Samsung Galaxy Note 7 Explodes In Southwest Flight, Carriers Stop Sales, Production Halted: Will Samsung Finally Pull Its Plug?

Samsung might finally pull the plug on the Galaxy Note 7 as reports of carriers halting sales and incidents with the same exploding issues continue to emerge even after it was relaunched.

AT&T, one of America’s top network carriers, is considering a stop on the sales of the Samsung Galaxy Note 7 after cases of exploding devices emerged even after the company recalled and reintroduced the flagship device in September, Bloomberg reported last week.

In more recent news, Samsung reportedly decided to stop production of the controversial smartphone due to reports of the device burning up or exploding even after the company conducted additional security and safety measures on the replacement units.

Could all these be signs that the Korean company is finally pulling the plug on its increasingly disappointing smartphone?

Wireless Carriers Ditch Galaxy Note 7

According to the Bloomberg report published on October 7, AT&T is thinking about halting sales of the controversial Samsung smartphone.

Unsurprisingly, Bloomberg’s anonymous source, who reportedly has close ties with the American company, revealed that the reason behind this discussion is the exploding Galaxy Note 7 devices.

At the time, AT&T spokesman Fletcher Cook declined to comment, though another representative from the company has officially confirmed via CNN Money that the carrier will temporarily stop replacing exploding Note 7 devices.

“Based on recent reports, we’re no longer exchanging new Note 7s at this time, pending further investigation of these reported incidents.”

What is interesting is that AT&T is not the only U.S. wireless carrier to have the same decision as T-Mobile revealed via their official newsroom that it will no longer sell Note 7 devices—even the replacement ones—for the safety of their customers.

According to the statement from T-Mobile updated on October 9, they are still willing to accept Note 7 devices—both recalled and replacement ones—that are purchased from the carrier.

In exchange, the company will issue refunds or replace it with “any device in T-Mobile’s inventory.”

“We’ll waive any restocking charges, and customers who purchased during pre-order can keep the free Netflix subscription and Gear Fit or SD card they received,” T-Mobile added.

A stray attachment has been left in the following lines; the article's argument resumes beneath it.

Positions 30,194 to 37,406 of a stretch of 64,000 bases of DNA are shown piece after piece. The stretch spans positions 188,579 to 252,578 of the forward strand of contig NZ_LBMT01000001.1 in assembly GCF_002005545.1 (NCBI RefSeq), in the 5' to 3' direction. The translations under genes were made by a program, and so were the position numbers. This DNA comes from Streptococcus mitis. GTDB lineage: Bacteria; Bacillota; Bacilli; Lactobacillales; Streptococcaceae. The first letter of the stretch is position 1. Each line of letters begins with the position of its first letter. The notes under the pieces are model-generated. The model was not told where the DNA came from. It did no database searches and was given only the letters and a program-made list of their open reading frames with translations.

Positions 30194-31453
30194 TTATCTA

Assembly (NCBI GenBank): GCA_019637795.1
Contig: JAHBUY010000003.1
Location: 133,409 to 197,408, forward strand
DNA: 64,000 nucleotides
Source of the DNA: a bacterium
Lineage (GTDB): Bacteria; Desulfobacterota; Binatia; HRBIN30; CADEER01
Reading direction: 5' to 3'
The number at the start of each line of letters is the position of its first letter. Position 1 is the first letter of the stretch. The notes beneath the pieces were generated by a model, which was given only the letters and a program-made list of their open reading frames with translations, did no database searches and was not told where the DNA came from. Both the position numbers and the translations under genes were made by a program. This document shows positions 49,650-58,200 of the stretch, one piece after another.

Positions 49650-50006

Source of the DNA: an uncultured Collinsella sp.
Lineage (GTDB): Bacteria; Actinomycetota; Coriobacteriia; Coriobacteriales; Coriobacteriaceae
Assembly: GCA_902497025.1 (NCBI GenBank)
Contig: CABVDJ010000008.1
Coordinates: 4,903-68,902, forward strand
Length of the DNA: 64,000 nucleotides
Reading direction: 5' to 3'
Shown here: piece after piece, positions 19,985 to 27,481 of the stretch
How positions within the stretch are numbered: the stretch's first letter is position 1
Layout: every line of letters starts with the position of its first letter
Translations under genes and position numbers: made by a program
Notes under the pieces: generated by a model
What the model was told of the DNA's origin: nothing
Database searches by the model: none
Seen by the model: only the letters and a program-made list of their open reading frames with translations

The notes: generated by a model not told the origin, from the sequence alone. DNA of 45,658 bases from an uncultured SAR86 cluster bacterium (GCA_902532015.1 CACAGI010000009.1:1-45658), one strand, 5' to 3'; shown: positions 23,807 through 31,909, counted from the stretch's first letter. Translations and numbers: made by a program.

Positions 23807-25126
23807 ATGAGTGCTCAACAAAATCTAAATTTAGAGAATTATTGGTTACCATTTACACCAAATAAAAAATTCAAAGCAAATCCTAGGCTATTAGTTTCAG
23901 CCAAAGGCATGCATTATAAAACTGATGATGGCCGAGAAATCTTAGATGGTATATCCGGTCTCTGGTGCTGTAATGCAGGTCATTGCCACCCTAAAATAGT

The company even offers compensation for customers who return their Note 7 with a one-time $25 credit on their T-Mobile bill for two bill cycles to “offset any additional costs our customers may have incurred throughout this process.”

Samsung Suspends Galaxy Note 7 Production Due To More Exploding Cases

After two U.S. wireless network carriers ditched the Galaxy Note 7, could it be possible that Samsung is finally letting go of their 2016 flagship device? The Korean company’s actions appear to point in that direction.

Following yet another set of reports about exploding Note 7 units, Samsung decided to temporarily suspend production of the replacement devices.

According to a statement from Samsung cited by the Wall Street Journal, the company is “temporarily adjusting the Galaxy Note 7 production schedule in order to take further steps to ensure quality and safety matters.”

While the company did not elaborate on the matter, some are already speculating that the halting of Note 7 production is due to recent reports about the exploding device in last week’s Southwest Airlines incident.

Last week, The Verge reported about an incident that occurred during the Southwest Airlines flight 994 bound to Baltimore where a Samsung Galaxy Note 7 burned up.

Apparently, the device in question emitted smoke after its owner powered it down and put it in his pocket.

Brian Green, the owner of the device, immediately dropped the Note 7 after seeing the “thick grey-green angry smoke” coming out of it. The passengers and crew of the flight were evacuated quickly after seeing the situation.

Green said that when he returned to the scene to retrieve some personal belongings after the situation had been neutralized, he saw that his phone, which was a replacement from Verizon, had burned through the carpet of the plane.

Since then, Verizon has also issued a statement that tells customers to exchange their Note 7 with a different model if they do not feel safe with the replacement unit from Samsung.

Meanwhile, Samsung has suffered severely from the bad publicity, with some doubting that the company even knew what the problem with the Note 7 really was even after going through the entire recall and replacement process.

[Featured Image by Drew Angerer/Getty Images]